David: Well, and she made the case that this is an imperfect number, it just happens to be the best number that we have for the time being. So, third quarter economic growth, referencing her book, imperfectly measured by GDP, it came in last week at 2.9% versus 2.8. Not a spectacular data point, honestly. But the Atlanta GDPNow, their forecasting tool, had the fourth quarter economic growth anticipated at 4.3%.
Kevin: That’s quite a bounce.
David: It abruptly dropped last week towards 2.8. So, we’ve had some volatility there. GDP did get a small boost here recently from two curious things, the exports of our reserve oil and the emergency reserve oil, and the Ukrainian weapon sales. So, the strategic petroleum reserves— these are one-off benefits to GDP. You sell off strategic petroleum reserves to dampen price. Clearly that had a pre-election motivation, but why export those barrels? Selling them would be one thing, but exporting those barrels when the administration is flogging US oil producers to bring more product to market for the benefit of US consumers, that’s questionable in my mind.
Kevin: So, the government doing something that makes no sense but is political? Huh, that’s unusual.
David: Questionable, but not surprising. That, I think, more than anything, reveals the politicized nature of the sales. And I think it also assumed that voters would not see the disingenuous nature of exporting a part of our economic safety net. So, let’s go back to GDP in retail consumption. Of course, coming through Thanksgiving and Black Friday, Cyber Monday, clearly consumers are comfortable spending money. It’s coming into the holiday season, we’re seeing a little bit of this out of money that they have, but also balances on credit cards are creeping higher. And so we’ll be very interested to see how we get through this period of time and see how credit is changing. We expect a lot of insight from the Z1 report to be released this week. That’ll be credit at all levels, consumer bank, governmental, et cetera, et cetera, and it provides a good look at credit flows, allows for insight on valuations of all kinds—including some of your benchmarks for things like Tobin’s Q. So, look for the Credit Bubble Bulletin to cover it in detail over the weekend.
Kevin: So, Doug will talk about credit but you’ve also got to look at purchasing managers. How are they looking forward? You talk about that line, we’re mowing and now we’re looking across the lawn to next year. The purchasing managers, they’re seeing recession.
David: Yeah, it’s very curious. So, in the US we’re starting to see some recessionary suggestions even while global PMIs are not as bad as they could have been. So, Chicago PMI was expected to come in at 47 last week, Purchasing Managers Index, and it was expected to be up from 45.2, again to that 47 number, but instead it reversed to 37.2.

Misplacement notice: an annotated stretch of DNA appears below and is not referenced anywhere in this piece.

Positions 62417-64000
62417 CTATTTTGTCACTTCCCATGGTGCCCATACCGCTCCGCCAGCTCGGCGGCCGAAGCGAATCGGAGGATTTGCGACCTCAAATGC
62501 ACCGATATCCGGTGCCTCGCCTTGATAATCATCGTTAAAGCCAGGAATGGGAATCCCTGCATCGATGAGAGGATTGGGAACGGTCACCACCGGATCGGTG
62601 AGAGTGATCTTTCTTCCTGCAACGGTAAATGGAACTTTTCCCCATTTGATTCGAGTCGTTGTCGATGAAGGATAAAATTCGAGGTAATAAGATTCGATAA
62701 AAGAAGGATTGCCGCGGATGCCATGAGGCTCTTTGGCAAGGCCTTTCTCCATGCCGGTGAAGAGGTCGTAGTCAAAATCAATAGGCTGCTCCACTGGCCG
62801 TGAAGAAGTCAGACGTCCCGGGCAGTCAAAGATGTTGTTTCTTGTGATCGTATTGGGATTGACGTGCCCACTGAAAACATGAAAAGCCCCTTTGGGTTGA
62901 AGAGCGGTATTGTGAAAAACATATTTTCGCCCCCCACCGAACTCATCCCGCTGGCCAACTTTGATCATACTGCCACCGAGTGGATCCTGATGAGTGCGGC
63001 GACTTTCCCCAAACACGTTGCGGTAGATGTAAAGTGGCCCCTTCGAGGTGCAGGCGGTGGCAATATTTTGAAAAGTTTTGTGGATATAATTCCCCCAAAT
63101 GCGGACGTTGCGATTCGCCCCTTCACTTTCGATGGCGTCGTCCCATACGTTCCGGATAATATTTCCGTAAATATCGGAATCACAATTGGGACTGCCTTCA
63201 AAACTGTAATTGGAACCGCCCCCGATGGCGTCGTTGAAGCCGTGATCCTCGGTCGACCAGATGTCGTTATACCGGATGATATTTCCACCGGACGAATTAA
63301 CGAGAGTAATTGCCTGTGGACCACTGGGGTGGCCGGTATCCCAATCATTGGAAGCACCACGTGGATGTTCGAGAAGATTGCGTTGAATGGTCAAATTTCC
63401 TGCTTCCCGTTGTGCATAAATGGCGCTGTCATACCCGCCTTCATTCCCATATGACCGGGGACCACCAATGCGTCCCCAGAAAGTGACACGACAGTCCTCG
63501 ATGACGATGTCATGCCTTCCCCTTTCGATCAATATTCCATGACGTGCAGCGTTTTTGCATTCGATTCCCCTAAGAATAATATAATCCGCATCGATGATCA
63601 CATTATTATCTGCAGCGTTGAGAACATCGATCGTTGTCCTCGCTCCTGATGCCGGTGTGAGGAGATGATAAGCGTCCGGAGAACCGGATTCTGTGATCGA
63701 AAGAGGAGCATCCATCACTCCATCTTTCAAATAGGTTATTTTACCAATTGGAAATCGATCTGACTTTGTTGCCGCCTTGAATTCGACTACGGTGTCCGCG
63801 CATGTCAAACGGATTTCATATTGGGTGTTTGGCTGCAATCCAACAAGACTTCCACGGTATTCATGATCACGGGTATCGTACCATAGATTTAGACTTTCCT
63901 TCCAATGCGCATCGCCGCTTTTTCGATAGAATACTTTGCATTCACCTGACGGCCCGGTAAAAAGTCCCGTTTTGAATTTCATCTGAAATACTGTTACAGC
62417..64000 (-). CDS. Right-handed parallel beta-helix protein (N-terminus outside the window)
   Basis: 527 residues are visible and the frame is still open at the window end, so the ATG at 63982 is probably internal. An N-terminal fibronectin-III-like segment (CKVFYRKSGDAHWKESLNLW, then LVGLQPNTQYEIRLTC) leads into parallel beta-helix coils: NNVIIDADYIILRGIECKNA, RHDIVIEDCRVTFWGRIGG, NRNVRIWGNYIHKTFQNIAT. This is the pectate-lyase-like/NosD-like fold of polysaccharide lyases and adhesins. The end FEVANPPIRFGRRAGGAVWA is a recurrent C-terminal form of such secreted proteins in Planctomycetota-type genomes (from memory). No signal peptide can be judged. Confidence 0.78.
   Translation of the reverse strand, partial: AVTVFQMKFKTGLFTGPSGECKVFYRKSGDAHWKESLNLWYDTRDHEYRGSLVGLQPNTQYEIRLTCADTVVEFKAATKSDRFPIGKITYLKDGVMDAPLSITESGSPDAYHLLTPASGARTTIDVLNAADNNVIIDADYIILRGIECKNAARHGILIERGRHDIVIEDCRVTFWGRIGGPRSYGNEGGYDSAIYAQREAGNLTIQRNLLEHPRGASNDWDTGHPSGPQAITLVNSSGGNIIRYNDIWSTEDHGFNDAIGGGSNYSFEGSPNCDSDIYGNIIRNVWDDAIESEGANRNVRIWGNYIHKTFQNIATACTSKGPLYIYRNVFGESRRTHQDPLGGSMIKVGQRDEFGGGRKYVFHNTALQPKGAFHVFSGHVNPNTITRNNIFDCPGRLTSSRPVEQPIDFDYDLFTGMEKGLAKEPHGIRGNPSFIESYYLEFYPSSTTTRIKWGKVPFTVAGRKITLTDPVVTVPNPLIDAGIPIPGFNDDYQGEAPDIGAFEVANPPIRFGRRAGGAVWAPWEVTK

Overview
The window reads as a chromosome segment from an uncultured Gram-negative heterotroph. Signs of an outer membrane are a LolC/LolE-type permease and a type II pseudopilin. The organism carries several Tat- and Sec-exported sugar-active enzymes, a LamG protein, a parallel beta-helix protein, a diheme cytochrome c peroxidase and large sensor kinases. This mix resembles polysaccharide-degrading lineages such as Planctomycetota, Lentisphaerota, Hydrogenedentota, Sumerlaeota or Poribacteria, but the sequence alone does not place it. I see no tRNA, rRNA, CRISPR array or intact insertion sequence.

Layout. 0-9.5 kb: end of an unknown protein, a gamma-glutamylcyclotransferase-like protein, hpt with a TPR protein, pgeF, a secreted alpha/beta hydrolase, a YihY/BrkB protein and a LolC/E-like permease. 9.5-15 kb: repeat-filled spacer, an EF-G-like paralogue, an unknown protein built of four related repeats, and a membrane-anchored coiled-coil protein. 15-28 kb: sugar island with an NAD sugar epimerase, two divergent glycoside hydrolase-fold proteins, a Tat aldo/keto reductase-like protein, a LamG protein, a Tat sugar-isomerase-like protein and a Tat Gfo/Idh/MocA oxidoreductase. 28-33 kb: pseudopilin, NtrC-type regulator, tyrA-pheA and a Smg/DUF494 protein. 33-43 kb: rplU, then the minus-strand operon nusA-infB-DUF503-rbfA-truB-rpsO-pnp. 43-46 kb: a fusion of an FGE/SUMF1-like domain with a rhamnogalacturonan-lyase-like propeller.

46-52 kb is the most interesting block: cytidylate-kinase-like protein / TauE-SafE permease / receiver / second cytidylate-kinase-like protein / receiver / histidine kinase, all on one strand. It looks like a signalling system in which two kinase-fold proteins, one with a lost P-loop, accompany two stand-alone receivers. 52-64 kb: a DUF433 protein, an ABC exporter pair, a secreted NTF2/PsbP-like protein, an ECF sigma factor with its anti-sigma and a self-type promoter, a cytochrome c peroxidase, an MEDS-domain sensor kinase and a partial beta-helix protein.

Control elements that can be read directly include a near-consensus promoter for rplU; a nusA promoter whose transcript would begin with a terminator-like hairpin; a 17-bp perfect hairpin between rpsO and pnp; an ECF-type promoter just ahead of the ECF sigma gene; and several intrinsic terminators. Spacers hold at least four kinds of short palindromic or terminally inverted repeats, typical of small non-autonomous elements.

Kevin: That sounds like quite a reversal to me.
David: Yeah, like we mentioned last week, when you have those two fixed-income references, the three-month Treasury and the 10-year Treasury and the yield spread between them serving as a reliable indicator of recession to come when you get the kind of inversion we’ve had for as long as we’ve had. Well, the Chicago PMI has a history of breaching a threshold under 40 and then invariably being followed by recession.
Kevin: If it drops below 40, recession follows?
David: Yeah. So, there’s a growing case that what we have had as a global recessionary pressure may resolve itself. So elsewhere may be coming out of the dark end of things and we’re just entering into it. What degree of pain will the Fed deem acceptable in curbing excess demand? Because, keep in mind, they’ve been open to the idea of a recession. They’ve been open to the idea of bringing economic activity down so that they could bring inflation down. How fast will they act, though, in response to a market decline?
Kevin: This is the dentist. This is the dentist. Just speak up if it starts to hurt. We live in a day and age— All right. Now, I got to admit, I’ve only done it once, but I did do that nitrous oxide stuff. Well, you and I are both divers, and I remember when I learned to dive—
David: Nitrogen narcosis.
Kevin: Yeah. And the person who taught us, Zane, maybe you learned elsewhere, but Zane Bilgraff was the guy who taught us to dive, and he said, “If you get a chance, sometime at the dentist, ask for it, for painkiller, so that you understand how to recognize it when you’re 50 or 70 feet underwater.” I got to admit, bad news was good news when I went to the dentist because he gave it to me. And, quite honestly, not only does it kill pain, but it makes me think that I’m funnier than I really am. I was cracking jokes that would— Cracking myself up, but the truth of the matter was I wanted a little bit of pain so that I could justify asking for nitrous oxide.
David: Yeah, nitrogen narcosis is, I think, what you get when you’re diving.
Kevin: Right, right. When you start doing things that don’t make any sense.
David: Well, and that’s the similarity is it’s almost like being punch-drunk a hundred feet below water, which can be dangerous because you think you’re going to be the funny guy blowing bubbles at fish and take your regulator out of your mouth. That’s not a good idea.
Kevin: That is an unnatural environment if you don’t do everything right.
David: That’s correct.
Kevin: Yeah, yeah. So, bad news is good news.